Anita S. Henderson, MD, Discusses RSV Shot Shortage

Anita S. Henderson, MD, a pediatrician at Hattiesburg Clinic The Pediatric Clinic, spoke with ABC News regarding the new RSV shot for babies and why pediatricians are concerned about the rollout. 

In July of this year, a new antibody shot called nirsevimab was approved by the Centers for Disease Control (CDC) to help protect infants against RSV, a common respiratory virus that hospitalizes and kills hundreds of children.

Unfortunately, a shortage of the shot has left babies unprotected and pediatricians disappointed. The CDC is working with the shot’s manufacturer and state health agencies to try to find a solution, but there is still a lack of adequate supply.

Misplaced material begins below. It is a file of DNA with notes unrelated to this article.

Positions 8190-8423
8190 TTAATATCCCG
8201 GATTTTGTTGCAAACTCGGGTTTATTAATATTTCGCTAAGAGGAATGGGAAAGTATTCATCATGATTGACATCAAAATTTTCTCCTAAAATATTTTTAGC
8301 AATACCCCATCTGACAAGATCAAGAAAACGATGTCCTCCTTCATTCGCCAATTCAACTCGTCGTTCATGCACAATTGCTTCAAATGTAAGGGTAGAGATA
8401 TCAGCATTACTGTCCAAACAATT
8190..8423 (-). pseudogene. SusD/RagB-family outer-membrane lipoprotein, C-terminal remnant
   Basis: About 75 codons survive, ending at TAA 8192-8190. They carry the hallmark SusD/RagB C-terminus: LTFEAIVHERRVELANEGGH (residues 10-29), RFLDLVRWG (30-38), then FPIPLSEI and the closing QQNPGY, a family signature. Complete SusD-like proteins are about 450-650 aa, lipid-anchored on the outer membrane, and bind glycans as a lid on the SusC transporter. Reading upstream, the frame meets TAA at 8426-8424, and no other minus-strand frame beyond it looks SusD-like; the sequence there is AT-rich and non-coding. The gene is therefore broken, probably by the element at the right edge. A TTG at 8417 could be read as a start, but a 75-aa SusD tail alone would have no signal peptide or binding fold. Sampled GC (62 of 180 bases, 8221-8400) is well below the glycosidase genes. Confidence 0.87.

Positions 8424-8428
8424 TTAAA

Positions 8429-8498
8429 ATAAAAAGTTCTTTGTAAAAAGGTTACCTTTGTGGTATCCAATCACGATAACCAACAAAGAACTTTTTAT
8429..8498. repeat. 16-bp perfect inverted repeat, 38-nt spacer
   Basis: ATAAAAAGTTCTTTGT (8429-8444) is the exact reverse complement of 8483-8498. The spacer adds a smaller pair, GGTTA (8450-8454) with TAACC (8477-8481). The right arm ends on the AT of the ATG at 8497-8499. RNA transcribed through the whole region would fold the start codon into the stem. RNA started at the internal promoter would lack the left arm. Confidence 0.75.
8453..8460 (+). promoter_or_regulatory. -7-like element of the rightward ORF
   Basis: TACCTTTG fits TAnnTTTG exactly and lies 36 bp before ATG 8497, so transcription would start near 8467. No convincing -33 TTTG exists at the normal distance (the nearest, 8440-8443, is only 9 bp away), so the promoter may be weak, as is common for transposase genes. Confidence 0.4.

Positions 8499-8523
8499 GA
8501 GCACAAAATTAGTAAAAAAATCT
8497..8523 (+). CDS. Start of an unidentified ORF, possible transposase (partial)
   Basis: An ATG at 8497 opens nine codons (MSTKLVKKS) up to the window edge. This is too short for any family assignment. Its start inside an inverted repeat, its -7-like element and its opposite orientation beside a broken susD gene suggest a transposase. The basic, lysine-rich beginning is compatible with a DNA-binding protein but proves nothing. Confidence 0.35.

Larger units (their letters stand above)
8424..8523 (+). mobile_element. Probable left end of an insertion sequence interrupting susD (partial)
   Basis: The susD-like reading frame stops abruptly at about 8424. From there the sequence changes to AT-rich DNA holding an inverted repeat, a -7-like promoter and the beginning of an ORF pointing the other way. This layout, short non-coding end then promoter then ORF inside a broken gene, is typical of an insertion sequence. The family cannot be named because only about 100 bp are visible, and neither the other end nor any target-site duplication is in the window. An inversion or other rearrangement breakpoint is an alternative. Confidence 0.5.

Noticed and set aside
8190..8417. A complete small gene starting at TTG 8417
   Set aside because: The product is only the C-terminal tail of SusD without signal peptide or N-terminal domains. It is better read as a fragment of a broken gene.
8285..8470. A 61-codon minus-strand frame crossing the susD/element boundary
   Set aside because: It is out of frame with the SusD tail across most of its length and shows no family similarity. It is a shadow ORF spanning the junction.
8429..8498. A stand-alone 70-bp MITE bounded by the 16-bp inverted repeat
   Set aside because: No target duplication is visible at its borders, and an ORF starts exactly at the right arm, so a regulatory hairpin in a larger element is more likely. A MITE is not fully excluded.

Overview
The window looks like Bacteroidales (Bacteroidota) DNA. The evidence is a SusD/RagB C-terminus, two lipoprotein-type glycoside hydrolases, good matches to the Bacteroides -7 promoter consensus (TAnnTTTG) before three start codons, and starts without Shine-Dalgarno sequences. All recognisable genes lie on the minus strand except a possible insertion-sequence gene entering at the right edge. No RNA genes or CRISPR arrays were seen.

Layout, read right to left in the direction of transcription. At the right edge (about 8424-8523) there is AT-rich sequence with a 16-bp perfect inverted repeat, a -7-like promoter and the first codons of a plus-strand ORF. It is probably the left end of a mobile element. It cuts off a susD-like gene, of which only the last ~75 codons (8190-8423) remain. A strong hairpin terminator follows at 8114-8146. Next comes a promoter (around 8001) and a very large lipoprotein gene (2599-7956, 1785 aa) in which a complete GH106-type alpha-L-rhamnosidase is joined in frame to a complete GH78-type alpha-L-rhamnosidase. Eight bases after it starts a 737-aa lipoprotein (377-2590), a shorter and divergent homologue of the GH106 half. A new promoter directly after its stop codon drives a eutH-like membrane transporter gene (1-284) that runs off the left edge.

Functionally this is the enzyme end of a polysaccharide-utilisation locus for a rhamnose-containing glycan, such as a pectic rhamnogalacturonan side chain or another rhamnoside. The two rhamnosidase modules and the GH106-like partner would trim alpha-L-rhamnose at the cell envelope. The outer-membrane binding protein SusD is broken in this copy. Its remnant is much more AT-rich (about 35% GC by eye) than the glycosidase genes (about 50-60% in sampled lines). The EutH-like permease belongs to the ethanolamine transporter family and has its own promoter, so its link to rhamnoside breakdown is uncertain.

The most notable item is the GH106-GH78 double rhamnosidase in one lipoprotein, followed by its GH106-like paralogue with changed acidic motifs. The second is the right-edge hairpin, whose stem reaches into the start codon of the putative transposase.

“We are frustrated. Pediatricians are frustrated by this constant change [of recommendations], inequitable access and the lack of availability,” Dr. Henderson said.

A new recommendation by the CDC ensures that vulnerable children, typically those age six months or younger, be prioritized. While that is good news for some families, it still leaves children older than six months at risk.

“[Parents] are calling our offices or sending us messages daily and weekly asking for this product,” Henderson said. “We want to give it to their babies, but we are unable in some situations, in some instances, to get that supply.”

For more on the shot shortage, follow the link to read the full article: